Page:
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Philadelphia Flyers: Reasons for Flyers' Power-Play Woes

Flyers are missing Briere.
Flyers are missing Briere.Bruce Bennett/Getty Images
Michael PizzutilloCorrespondent IIIJanuary 23, 2013

The Philadelphia Flyers are winless through their first three games of this short season, mainly due to their lack of power-play goals and kills.

Here are the power-play (PPG/PPO) stats from the games (h/t ESPN).

Game One vs. Pittsburgh Penguins

Penguins - 2/3

Flyers - 0/5


Game Two at Buffalo Sabres

Sabres - 3/6

Flyers - 1/4


Game Three at New Jersey Devils

Devils - 1/7

Flyers - 0/6


The above stats place the Flyers at No. 25 overall in power-play percentage and No. 27 in power-play kill and still searching for their first team win.

With 45 games remaining, the team must correct this problem immediately.

One solution is having Danny Briere healthy and leading the power-play lines. Briere has been a longtime specialist on the man advantage, and his absence is crippling the Flyers. He possesses the rare instinct to hide behind the goal, sneak behind defenders and position himself for a rebound goal. 

Unfortunately, according to CSNPhilly, Briere is likely out for this weekend's games.

Philadelphia is also missing Jaromir Jagr, since the star veteran moved to the Dallas Stars this offseason.

Last season, Jagr posted nice stats on the power play with eight goals and 12 assists (via ESPN). He was a massive body with incredible ice awareness—resulting in laser-accurate passes. Now that Jagr is no longer on the team, the Flyers lack a big-body, forward presence on the ice. Someone will need to step up and replace Jagr.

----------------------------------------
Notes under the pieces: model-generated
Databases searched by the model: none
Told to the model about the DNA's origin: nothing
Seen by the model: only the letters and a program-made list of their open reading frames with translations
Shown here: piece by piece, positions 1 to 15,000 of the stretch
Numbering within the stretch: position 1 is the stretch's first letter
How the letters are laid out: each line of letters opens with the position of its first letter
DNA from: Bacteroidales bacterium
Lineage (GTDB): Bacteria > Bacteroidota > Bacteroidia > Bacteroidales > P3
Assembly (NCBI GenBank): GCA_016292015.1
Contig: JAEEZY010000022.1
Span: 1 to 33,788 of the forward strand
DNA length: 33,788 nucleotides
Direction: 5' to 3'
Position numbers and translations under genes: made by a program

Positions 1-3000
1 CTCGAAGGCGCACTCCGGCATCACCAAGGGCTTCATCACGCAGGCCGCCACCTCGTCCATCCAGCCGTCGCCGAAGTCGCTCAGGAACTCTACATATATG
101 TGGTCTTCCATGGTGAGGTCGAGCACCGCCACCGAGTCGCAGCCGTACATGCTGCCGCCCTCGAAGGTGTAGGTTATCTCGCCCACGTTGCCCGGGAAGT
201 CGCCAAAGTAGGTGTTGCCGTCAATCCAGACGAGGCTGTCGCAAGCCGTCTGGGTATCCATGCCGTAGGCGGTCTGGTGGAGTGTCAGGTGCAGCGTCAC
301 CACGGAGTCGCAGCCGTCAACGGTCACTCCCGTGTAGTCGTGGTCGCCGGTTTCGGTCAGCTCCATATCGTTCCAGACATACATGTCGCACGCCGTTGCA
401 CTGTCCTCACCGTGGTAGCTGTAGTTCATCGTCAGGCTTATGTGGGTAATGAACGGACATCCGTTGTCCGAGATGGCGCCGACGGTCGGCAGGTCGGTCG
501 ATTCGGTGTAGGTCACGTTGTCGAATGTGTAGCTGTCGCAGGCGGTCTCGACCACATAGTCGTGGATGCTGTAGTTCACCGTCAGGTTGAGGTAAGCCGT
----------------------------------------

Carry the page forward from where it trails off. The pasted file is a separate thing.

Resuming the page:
Another important piece is defenseman Kimmo Timonen, who is key to the Flyers' power-play scoring and kill. He is a master with assists on the man advantage, averaging 17 PPA during his career (via ESPN). He already has an assist this season. 

Timonen is also the leader on penalty kills. He and his defensive teammates must help goalie Ilya Bryzgalov and defend the power play more effectively. 

Finally, the Flyers need to limit penalties, especially from new captain Claude Giroux. Fans are seeing too many whistles—questionable at times—slowing any momentum the team can muster.

The Philadelphia Flyers are not done and should not panic. As mentioned in a previous article regarding the 94-95 lockout season, the Flyers started off extremely slow but went on to win the Atlantic Division.

There is far too much talent on this team for them to underachieve, but if they do not quickly correct their power-play woes, this will be the longest short season for everyone.

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